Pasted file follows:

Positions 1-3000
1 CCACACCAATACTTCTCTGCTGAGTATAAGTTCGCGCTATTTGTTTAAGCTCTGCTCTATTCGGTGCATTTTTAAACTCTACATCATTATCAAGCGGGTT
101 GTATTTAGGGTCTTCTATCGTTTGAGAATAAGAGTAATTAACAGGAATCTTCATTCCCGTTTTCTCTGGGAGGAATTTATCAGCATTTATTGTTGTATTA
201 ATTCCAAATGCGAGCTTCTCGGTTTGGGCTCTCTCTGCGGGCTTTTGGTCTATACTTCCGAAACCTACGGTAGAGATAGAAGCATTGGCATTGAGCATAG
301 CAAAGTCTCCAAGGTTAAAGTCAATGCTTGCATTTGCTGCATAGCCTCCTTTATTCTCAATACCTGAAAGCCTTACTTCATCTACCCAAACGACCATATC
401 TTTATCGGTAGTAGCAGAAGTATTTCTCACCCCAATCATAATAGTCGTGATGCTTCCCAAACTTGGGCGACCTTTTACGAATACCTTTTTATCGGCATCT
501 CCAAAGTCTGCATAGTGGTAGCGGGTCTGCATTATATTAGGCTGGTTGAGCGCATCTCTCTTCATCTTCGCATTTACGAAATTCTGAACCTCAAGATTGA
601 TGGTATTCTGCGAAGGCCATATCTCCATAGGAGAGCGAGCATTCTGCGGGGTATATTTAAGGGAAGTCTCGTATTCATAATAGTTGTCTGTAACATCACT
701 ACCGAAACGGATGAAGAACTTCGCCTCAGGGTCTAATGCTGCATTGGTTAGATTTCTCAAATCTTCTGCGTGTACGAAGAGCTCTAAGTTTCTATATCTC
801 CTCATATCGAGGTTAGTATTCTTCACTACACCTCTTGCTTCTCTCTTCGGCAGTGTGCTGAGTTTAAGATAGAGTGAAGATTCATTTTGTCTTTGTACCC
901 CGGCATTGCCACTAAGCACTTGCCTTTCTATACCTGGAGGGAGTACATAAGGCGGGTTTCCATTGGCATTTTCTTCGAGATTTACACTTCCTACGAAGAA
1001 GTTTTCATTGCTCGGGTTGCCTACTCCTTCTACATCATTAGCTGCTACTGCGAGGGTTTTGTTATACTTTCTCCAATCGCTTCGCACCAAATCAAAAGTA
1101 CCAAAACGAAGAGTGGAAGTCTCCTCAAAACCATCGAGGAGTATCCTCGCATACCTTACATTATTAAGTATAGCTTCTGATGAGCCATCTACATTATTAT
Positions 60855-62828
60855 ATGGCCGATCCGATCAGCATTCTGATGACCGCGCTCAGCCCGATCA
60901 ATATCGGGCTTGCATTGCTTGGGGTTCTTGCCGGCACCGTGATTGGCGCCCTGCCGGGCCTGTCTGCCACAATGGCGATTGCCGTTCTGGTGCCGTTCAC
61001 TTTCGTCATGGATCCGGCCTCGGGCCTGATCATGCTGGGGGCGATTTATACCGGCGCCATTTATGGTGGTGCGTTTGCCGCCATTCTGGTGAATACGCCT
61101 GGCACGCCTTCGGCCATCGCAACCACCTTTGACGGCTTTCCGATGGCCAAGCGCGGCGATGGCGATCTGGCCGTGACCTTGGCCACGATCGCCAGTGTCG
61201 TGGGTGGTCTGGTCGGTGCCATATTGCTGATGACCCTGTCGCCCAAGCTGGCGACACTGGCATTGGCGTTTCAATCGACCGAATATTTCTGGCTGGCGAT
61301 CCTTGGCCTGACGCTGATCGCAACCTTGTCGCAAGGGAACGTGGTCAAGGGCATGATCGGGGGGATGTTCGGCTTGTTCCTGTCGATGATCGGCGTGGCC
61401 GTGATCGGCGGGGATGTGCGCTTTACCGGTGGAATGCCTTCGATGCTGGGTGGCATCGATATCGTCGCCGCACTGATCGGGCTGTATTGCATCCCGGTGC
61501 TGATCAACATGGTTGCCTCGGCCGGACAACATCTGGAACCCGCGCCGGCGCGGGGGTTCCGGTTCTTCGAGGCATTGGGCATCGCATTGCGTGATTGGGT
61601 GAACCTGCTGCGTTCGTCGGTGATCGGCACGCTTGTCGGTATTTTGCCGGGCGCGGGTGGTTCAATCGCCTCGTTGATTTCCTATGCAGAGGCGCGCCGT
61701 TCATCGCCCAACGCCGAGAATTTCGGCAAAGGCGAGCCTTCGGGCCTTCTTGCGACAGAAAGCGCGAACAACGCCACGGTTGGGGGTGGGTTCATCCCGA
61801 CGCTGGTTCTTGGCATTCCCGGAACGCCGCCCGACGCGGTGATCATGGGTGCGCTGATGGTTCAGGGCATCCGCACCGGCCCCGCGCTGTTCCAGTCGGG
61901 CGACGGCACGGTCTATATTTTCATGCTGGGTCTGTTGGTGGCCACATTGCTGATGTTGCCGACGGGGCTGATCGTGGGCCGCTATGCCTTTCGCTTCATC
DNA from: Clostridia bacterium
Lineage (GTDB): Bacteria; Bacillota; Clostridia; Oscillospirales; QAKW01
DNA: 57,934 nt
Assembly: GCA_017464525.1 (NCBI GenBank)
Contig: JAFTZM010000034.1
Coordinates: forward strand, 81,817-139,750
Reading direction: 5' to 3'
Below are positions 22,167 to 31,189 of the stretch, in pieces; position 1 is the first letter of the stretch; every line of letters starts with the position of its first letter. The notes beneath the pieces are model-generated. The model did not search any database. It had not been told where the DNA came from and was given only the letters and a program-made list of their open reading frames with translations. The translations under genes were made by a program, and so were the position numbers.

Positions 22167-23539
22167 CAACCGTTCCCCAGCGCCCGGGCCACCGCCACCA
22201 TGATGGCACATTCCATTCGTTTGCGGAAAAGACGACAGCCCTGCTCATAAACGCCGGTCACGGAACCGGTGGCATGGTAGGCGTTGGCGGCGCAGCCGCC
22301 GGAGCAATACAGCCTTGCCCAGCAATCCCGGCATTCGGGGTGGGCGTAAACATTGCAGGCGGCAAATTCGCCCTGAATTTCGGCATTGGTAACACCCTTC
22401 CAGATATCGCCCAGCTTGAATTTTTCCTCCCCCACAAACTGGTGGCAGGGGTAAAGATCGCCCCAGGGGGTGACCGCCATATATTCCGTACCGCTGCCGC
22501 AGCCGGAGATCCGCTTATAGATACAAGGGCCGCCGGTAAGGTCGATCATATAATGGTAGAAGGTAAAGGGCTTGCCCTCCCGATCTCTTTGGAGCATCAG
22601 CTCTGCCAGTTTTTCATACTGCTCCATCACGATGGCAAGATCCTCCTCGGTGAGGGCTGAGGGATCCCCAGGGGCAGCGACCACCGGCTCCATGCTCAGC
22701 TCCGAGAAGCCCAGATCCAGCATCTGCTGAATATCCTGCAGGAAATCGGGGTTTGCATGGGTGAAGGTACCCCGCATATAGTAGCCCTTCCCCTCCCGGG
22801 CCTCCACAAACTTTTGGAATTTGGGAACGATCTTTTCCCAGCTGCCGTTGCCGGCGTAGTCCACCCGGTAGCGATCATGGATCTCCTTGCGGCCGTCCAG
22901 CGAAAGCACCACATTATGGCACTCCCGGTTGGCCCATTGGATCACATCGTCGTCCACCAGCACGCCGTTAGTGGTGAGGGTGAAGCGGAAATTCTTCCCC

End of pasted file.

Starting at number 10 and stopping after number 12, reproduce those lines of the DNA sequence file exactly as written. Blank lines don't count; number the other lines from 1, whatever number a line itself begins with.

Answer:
801 CTCATATCGAGGTTAGTATTCTTCACTACACCTCTTGCTTCTCTCTTCGGCAGTGTGCTGAGTTTAAGATAGAGTGAAGATTCATTTTGTCTTTGTACCC
901 CGGCATTGCCACTAAGCACTTGCCTTTCTATACCTGGAGGGAGTACATAAGGCGGGTTTCCATTGGCATTTTCTTCGAGATTTACACTTCCTACGAAGAA
1001 GTTTTCATTGCTCGGGTTGCCTACTCCTTCTACATCATTAGCTGCTACTGCGAGGGTTTTGTTATACTTTCTCCAATCGCTTCGCACCAAATCAAAAGTA